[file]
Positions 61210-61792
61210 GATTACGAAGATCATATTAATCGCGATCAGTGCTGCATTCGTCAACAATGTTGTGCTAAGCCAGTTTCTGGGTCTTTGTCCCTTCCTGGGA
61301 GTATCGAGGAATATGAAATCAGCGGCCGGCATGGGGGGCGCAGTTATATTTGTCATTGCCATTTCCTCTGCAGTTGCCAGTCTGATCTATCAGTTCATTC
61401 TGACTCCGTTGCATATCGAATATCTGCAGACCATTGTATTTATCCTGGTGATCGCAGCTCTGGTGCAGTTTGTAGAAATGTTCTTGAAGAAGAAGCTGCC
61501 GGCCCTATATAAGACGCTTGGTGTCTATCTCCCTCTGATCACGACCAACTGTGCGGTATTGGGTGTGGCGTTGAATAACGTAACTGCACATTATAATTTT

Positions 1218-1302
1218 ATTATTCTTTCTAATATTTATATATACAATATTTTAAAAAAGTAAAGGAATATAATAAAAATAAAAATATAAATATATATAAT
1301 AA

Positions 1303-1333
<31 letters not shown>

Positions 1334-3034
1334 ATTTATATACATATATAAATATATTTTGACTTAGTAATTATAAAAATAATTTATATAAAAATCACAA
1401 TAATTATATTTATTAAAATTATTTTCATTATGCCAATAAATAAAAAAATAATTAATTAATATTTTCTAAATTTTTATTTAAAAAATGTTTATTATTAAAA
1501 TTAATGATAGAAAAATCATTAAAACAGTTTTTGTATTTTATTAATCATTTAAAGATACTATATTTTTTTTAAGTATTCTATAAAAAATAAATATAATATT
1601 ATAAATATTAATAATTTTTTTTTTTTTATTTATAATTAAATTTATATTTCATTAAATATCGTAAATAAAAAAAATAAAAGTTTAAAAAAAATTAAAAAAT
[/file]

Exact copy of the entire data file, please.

Positions 61210-61792
61210 GATTACGAAGATCATATTAATCGCGATCAGTGCTGCATTCGTCAACAATGTTGTGCTAAGCCAGTTTCTGGGTCTTTGTCCCTTCCTGGGA
61301 GTATCGAGGAATATGAAATCAGCGGCCGGCATGGGGGGCGCAGTTATATTTGTCATTGCCATTTCCTCTGCAGTTGCCAGTCTGATCTATCAGTTCATTC
61401 TGACTCCGTTGCATATCGAATATCTGCAGACCATTGTATTTATCCTGGTGATCGCAGCTCTGGTGCAGTTTGTAGAAATGTTCTTGAAGAAGAAGCTGCC
61501 GGCCCTATATAAGACGCTTGGTGTCTATCTCCCTCTGATCACGACCAACTGTGCGGTATTGGGTGTGGCGTTGAATAACGTAACTGCACATTATAATTTT

Positions 1218-1302
1218 ATTATTCTTTCTAATATTTATATATACAATATTTTAAAAAAGTAAAGGAATATAATAAAAATAAAAATATAAATATATATAAT
1301 AA

Positions 1303-1333
<31 letters not shown>

Positions 1334-3034
1334 ATTTATATACATATATAAATATATTTTGACTTAGTAATTATAAAAATAATTTATATAAAAATCACAA
1401 TAATTATATTTATTAAAATTATTTTCATTATGCCAATAAATAAAAAAATAATTAATTAATATTTTCTAAATTTTTATTTAAAAAATGTTTATTATTAAAA
1501 TTAATGATAGAAAAATCATTAAAACAGTTTTTGTATTTTATTAATCATTTAAAGATACTATATTTTTTTTAAGTATTCTATAAAAAATAAATATAATATT
1601 ATAAATATTAATAATTTTTTTTTTTTTATTTATAATTAAATTTATATTTCATTAAATATCGTAAATAAAAAAAATAAAAGTTTAAAAAAAATTAAAAAAT